The NHL and the players' association will hold their next round of labor talks Wednesday afternoon in yet another undisclosed location, believed to be in the New York area.
The league is expected to present a proposal, much of which already has been discussed with NHLPA leaders during informal meetings the last two weeks. The offer will include a salary cap with a minimum of $32 million and a ceiling of $42 million, but likely will not include an individual player cap of $6 million, according to a New York Daily News report. The plan also is expected to require profit sharing, with a 50-50 split of money over a figure to be determined, although speculation has put it at at least $100 million. The league also wants to make salary arbitration a two-way street, giving teams as well as players the right to exercise that option.
Opinions differ as to whether a luxury tax -- a league no-go thus far -- will be discussed. The Daily News reported that the proposal won't include a luxury tax, but former Vancouver Canucks president and general manager Brian Burke told the Toronto Star that the subject will be discussed.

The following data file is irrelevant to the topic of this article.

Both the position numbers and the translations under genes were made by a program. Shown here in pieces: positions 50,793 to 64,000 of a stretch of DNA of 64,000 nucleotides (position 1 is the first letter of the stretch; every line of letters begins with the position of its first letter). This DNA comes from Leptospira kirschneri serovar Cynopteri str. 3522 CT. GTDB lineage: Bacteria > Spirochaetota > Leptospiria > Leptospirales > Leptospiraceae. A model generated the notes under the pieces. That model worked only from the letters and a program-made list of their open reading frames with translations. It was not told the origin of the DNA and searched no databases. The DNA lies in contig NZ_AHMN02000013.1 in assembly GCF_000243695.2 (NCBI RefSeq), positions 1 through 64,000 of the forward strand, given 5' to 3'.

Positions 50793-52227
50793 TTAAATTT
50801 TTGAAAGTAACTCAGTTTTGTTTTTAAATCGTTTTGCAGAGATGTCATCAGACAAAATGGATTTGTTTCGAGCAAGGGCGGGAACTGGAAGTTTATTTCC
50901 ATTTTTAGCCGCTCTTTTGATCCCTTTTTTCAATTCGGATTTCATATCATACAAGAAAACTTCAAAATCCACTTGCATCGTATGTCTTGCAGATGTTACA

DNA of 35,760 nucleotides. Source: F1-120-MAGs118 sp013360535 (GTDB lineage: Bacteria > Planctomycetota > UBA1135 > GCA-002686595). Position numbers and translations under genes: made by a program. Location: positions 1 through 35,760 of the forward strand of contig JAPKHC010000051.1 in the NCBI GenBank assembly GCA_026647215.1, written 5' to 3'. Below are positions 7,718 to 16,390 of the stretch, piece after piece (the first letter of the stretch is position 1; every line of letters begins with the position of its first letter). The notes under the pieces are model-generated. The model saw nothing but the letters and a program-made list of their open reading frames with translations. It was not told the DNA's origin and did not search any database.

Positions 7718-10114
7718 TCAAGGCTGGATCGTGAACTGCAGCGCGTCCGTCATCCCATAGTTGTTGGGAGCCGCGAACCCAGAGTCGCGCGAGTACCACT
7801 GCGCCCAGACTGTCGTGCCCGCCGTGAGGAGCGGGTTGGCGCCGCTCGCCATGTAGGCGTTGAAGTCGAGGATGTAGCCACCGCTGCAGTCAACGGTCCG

Only Bill Daly, the NHL's chief legal officer, and outside counsel Bob Batterman were expected to represent the league, while NHLPA senior director Ted Saskin and attorney John McCambridge will take part for the players' association.
Trevor Linden, the players' association president, New Jersey Devils president and general manager Lou Lamoriello, and Harley Hotchkiss, the chairman of the NHL board of governors, are not expected to be part of Wednesday's meeting after sitting in last week.
For the fifth time in two weeks, the sides will meet without commissioner Gary Bettman and union chief Bob Goodenow.
Over the last few days, e-mails were traded and the latest negotiating session was arranged. It was not immediately clear whether the NHL would offer a new proposal when the sides get together. The league hadn't presented one as of Tuesday night.
It will, however, be the first face-to-face talks since last Thursday, when the sides wrapped up a two-day meeting that started in Toronto. The NHL brought up ideas during that session that didn't sit well with the players' association.
If this round of talks doesn't lead to serious negotiations, time will likely run out on the hockey season.
The philosophical differences that existed between the league and the players on Sept. 16 -- the first day of the lockout -- are still present 4½ months later.
Linden, a Canucks center, came up with the idea two weeks ago to hold meetings without Bettman and Goodenow. The hope was that it would spur open discussions and lead to a deal that would save the season from completely slipping away.
Through Tuesday, the 139th day of the lockout, 756 of the 1,230 regular-season games and this year's All-Star game had been canceled.
Information from The Associated Press was used in this report.